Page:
- Health-based toxicology limits
Several agencies like the EPA and the Agency for Toxic Substances and Disease Registry (ATSDR) set health-based toxicology guidelines for metal exposure.
Predicted exposures among laundered shop towel users may be up to hundreds of times more than health-based toxicity criterion for metals like lead, cadmium, cobalt, beryllium and copper.
To complement these findings, it was important to ask workers directly about their perspectives on shop towel risks and safety.
We commissioned Harris Interactive to conduct an online survey asking workers specific questions about their awareness of heavy metals in shop towels.
The results were clear: 78 percent believed laundered shop towels should be banned if they are not 100 percent free of hazardous materials.
Additionally, more than nine in 10 workers would take greater safety precautions if they knew the risks.
The survey found that many workers are unknowingly putting themselves at risk.
Most surprisingly, 54 percent said their coworkers take the shop towels home, and 18 percent have used them for personal hygiene or first aid.
Seeking A Healthier, More Effective Alternative
It is time to replace laundered shop towels.
Pound for pound, disposables have the potential to absorb more than rental shop towels and provide softness while maintaining strength and durability.
Disposable material advances can help these wipers do the job of multiple shop towels.
When workers must handle shop towels, they have the right to know about the unnecessary and potentially serious health risks they are being exposed to on a daily basis in order to take precautions, such as:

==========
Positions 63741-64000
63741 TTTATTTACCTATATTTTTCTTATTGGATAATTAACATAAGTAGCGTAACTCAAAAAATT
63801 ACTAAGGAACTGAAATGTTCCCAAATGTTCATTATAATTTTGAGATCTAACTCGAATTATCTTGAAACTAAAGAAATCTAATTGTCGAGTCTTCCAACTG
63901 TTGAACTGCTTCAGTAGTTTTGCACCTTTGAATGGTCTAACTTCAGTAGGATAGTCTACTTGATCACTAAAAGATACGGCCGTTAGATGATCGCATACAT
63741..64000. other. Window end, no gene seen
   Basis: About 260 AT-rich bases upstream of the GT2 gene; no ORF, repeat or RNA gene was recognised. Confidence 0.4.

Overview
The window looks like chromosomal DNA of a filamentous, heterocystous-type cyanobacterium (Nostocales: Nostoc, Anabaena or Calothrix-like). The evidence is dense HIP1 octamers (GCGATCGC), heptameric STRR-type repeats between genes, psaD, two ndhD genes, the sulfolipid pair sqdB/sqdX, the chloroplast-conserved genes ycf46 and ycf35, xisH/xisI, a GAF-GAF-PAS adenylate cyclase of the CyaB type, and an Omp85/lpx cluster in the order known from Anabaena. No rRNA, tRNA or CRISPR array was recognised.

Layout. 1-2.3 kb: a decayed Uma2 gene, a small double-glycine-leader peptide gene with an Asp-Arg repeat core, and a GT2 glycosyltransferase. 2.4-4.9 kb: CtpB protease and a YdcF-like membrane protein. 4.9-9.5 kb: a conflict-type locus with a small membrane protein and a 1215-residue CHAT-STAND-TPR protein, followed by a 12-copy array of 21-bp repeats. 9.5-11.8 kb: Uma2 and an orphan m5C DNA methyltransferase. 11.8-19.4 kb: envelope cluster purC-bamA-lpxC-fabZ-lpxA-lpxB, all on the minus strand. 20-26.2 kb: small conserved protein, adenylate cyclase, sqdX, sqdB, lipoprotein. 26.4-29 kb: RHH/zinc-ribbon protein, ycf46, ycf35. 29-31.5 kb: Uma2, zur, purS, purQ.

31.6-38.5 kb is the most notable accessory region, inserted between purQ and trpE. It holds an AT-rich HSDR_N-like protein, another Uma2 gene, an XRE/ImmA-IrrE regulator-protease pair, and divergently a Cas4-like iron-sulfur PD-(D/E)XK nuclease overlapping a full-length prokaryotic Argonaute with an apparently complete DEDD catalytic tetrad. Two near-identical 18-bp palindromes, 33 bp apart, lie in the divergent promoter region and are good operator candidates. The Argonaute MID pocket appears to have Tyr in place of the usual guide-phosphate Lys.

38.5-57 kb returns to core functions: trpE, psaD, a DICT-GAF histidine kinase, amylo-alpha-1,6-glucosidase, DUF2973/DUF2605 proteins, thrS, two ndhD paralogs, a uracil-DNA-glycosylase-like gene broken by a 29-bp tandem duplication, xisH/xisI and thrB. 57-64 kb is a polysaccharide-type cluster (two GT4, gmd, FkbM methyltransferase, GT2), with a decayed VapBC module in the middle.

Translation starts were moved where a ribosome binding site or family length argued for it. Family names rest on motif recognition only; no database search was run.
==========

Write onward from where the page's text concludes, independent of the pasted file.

- Do not wipe your hands, face or mouth with laundered shop towels; to avoid skin contact, gloves are recommended
- Always thoroughly wash your hands with soap and water and dry with a clean paper towel before eating or touching your eyes or mouth
- Wash your hands and face before leaving work to avoid the potential of taking heavy metal residues home to your family
- Do not take home laundered shop towels or wash them along with your clothes at home.
The industry must fully address staff expectations for safe workplace products.
When laundered shop towels are delivered as clean, they should, in fact, be clean.
Workers today experience an unnecessary exposure to toxic metal residues from regular shop towel use — this is unacceptable.
Metal exposure is cumulative and may have long-term health consequences.
We must protect workers from this potentially dangerous, hidden workplace hazard.
The best way to do that is to throw in the towel on dirty shop towels.
Kim MacDougall is a research scientist at Kimberly-Clark Professional, which aspires to advance exceptional workplaces where people feel safer, healthier and more productive. MacDougall has served the cleaning, hygiene and workplace safety industries for more than 25 years. She has spearheaded efforts to help organizations choose the right disposable wiper for various tasks; for instance, by creating this self-service tool: www.KCProductSelector.com. To learn more about the shop towel safety issue, go to www.TheDirtOnShopTowels.com and follow @KCProf_NA on Twitter.